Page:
Word building is the perfect place to start teaching young children to read and write from the moment they enter school because by so doing we can mitigate the problem of teaching an alphabetic code that is highly opaque. Here’s how:
- word building ensures children understand the direction of the code – from each sound in speech to its spelling;
- it anchors the code in the finite number of sounds of the language (around 44) and not in letters;
- as long as it is grounded in teaching single-letter spellings in simple, CVC words, it sets up an artificially transparent alphabet which makes the orientation of the code obvious and accessible;
- it integrates the teaching of the skills of segmenting and blending as part of the process;
- and, it provides a platform or foundation from which the complexities of the code can be added.
All five bullet points should be seen as the basis for a perfect schema on which to develop reading and writing.
Rather than introduce young children to random spellings (letters), telling them that such and such is this sound or that sound (paired-associate learning – which is very difficult for young children) and then expecting them to retain the knowledge, it’s far better to give the learning a practical context. Word building provides all the elements young children need to learn successfully. It offers the opportunity to learn a limited number of sound-spelling correspondences in the context of a real and recognisable word and in so doing gives phonics teaching both a purpose and a psychological reality: for the child, who already knows what a ‘mat’ is and what ‘sit’ means, word building pulls back the curtain on the mystery of the connection between spoken language and writing.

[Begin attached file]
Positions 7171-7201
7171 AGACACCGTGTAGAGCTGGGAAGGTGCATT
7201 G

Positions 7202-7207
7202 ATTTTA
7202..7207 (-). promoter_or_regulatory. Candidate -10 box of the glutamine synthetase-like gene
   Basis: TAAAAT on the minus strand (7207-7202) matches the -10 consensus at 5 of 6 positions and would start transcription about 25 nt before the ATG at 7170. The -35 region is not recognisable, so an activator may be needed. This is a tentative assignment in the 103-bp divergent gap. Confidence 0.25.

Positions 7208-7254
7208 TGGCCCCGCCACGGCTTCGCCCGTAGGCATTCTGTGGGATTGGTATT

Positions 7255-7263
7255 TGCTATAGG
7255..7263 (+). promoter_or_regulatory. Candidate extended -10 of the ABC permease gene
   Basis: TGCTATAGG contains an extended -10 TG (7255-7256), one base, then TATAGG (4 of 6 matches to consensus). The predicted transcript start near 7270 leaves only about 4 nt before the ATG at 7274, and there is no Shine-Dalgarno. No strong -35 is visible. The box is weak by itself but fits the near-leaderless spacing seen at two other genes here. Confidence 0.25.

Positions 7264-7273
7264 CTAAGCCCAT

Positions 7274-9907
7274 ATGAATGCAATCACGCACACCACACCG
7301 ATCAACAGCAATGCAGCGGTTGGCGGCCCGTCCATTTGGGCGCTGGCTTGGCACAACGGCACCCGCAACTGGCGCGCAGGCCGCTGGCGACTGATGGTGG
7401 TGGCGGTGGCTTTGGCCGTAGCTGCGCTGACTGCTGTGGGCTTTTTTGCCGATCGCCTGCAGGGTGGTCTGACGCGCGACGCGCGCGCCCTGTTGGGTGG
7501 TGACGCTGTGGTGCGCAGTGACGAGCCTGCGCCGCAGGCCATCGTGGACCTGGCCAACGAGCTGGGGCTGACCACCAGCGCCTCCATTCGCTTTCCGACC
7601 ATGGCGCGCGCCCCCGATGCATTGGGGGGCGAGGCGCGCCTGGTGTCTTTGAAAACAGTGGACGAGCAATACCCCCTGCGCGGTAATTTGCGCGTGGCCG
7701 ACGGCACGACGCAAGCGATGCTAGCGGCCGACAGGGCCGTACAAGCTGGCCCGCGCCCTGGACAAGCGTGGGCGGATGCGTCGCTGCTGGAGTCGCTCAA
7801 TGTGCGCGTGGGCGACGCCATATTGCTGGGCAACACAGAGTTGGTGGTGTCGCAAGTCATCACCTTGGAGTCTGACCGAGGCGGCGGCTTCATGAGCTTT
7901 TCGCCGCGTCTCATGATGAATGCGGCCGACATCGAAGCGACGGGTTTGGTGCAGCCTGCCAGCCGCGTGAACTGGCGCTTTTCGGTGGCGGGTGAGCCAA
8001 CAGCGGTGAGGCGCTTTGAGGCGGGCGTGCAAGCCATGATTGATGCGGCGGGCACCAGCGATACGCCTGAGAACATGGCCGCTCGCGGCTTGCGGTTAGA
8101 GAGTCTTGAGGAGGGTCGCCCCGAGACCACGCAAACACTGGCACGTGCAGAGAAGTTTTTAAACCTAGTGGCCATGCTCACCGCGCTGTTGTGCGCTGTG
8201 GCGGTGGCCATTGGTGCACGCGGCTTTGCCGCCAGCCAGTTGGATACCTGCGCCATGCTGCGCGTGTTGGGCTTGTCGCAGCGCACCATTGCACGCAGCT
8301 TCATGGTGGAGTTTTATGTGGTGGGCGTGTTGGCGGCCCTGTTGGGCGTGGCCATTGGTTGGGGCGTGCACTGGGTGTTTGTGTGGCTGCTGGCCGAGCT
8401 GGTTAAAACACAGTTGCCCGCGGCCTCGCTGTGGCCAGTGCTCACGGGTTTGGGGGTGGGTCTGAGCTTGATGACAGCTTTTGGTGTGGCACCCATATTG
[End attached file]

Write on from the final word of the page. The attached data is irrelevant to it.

To start with, anyone wanting to teach word building would do well to introduce children to small whiteboards, pens and wipe-off cloths. Teaching children to become familiar with these items and to get used to drawing lines on their boards, like the one below, is a very useful first step because teaching a child to link sounds to spellings and to manipulate them at the same time as thinking about drawing lines on a whiteboard without prior learning will overburden some children.
For a word building lesson, here’s what the teacher’s whiteboard looks like:
Let’s begin by building the word ‘sat’. We need three Post-Its, laminated squares with magnetic tape on the back, or even squares of paper on a whiteboard if we are teaching the lesson to a small group on a table-top. On these, the teacher writes the spellings, though not necessarily in the correct order because some children are adept at spotting the order in which the sound-spelling correspondences are placed on the board and then they don’t have any cognitive work to do.